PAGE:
Bottom Line: Imaging the optical properties of individual nanosystems beyond fluorescence can provide a wealth of information.However, the minute signals for absorption and dispersion are challenging to observe, and only specialized techniques requiring sophisticated noise rejection are available.We demonstrate quantitative imaging of the extinction cross-section of gold nanoparticles with a sensitivity less than 1 nm(2); we show a method to improve the spatial resolution potentially below the diffraction limit by using higher order cavity modes, and we present measurements of the birefringence and extinction contrast of gold nanorods.

View Article: PubMed Central - PubMed

Affiliation: 1] Ludwig-Maximilians-Universität München, Fakultät für Physik, Schellingstraße 4, 80799 München, Germany [2] Max-Planck-Institut für Quantenoptik, Hans-Kopfermann-Straße 1, 85748 Garching, Germany.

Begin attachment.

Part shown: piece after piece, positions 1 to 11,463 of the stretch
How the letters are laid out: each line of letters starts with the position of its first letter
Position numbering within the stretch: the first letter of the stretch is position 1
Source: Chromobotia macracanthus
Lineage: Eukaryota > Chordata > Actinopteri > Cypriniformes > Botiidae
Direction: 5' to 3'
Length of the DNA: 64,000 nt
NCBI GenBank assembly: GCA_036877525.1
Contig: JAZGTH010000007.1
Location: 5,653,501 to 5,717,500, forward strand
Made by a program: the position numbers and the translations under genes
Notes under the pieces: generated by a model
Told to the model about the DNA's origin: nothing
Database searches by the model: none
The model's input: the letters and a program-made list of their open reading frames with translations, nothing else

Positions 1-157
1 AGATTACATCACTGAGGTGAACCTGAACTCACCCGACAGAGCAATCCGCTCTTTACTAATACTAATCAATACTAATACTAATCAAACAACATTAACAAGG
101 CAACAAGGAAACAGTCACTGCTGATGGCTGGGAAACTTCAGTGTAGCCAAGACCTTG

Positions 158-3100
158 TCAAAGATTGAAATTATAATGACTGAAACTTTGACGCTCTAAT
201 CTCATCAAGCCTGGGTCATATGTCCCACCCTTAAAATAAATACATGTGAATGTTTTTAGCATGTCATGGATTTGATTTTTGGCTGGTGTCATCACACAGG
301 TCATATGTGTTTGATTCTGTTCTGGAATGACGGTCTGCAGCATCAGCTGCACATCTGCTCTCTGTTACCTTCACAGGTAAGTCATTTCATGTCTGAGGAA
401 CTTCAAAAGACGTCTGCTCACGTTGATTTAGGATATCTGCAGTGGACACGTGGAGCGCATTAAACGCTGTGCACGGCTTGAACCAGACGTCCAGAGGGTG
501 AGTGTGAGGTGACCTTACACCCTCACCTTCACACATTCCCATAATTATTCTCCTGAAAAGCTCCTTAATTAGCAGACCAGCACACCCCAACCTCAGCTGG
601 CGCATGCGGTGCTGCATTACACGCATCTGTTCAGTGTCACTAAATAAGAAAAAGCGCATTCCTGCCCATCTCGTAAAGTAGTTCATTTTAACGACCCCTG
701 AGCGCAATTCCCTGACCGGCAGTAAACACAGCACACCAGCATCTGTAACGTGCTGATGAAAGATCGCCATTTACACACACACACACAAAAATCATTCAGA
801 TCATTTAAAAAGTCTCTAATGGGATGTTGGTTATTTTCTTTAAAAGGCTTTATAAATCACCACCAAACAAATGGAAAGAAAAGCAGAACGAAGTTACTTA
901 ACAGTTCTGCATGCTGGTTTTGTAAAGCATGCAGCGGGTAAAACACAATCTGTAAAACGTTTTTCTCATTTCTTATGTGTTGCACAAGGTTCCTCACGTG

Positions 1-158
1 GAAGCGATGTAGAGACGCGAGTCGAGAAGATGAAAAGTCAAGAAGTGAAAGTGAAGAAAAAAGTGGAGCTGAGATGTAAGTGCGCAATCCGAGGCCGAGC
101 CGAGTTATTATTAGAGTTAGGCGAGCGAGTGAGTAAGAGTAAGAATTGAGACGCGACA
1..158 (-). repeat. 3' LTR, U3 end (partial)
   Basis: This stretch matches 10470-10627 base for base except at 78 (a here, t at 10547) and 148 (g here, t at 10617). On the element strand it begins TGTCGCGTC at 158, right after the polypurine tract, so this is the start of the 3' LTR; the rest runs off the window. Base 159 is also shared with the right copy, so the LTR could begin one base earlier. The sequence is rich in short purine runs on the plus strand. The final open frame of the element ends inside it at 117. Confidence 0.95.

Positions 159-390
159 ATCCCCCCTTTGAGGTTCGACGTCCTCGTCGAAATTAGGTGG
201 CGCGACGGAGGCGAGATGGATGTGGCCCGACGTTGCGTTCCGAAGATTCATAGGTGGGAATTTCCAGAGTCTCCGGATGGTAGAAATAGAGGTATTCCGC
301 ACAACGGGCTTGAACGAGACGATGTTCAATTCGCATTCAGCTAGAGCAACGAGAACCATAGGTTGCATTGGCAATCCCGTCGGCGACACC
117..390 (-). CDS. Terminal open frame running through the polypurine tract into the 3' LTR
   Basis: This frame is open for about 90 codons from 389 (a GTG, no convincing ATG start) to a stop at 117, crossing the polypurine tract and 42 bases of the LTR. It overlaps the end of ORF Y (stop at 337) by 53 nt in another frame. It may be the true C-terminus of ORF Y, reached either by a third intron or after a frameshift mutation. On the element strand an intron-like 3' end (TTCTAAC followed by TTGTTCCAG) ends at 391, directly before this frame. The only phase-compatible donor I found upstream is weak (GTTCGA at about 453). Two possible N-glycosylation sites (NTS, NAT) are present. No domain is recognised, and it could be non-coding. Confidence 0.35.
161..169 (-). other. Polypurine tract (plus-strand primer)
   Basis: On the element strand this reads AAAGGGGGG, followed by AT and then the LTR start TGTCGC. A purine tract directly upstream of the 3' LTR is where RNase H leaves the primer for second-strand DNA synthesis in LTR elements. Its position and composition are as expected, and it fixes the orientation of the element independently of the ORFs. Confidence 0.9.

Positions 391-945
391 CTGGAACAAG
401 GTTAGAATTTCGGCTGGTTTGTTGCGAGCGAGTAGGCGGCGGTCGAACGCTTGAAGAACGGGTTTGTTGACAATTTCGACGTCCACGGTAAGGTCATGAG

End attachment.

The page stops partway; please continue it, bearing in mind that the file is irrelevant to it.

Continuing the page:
ABSTRACT
Imaging the optical properties of individual nanosystems beyond fluorescence can provide a wealth of information. However, the minute signals for absorption and dispersion are challenging to observe, and only specialized techniques requiring sophisticated noise rejection are available. Here we use signal enhancement in a high-finesse scanning optical microcavity to demonstrate ultra-sensitive imaging. Harnessing multiple interactions of probe light with a sample within an optical resonator, we achieve a 1,700-fold signal enhancement compared with diffraction-limited microscopy. We demonstrate quantitative imaging of the extinction cross-section of gold nanoparticles with a sensitivity less than 1 nm(2); we show a method to improve the spatial resolution potentially below the diffraction limit by using higher order cavity modes, and we present measurements of the birefringence and extinction contrast of gold nanorods. The demonstrated simultaneous enhancement of absorptive and dispersive signals promises intriguing potential for optical studies of nanomaterials, molecules and biological nanosystems.

No MeSH data available.


Related in: MedlinePlus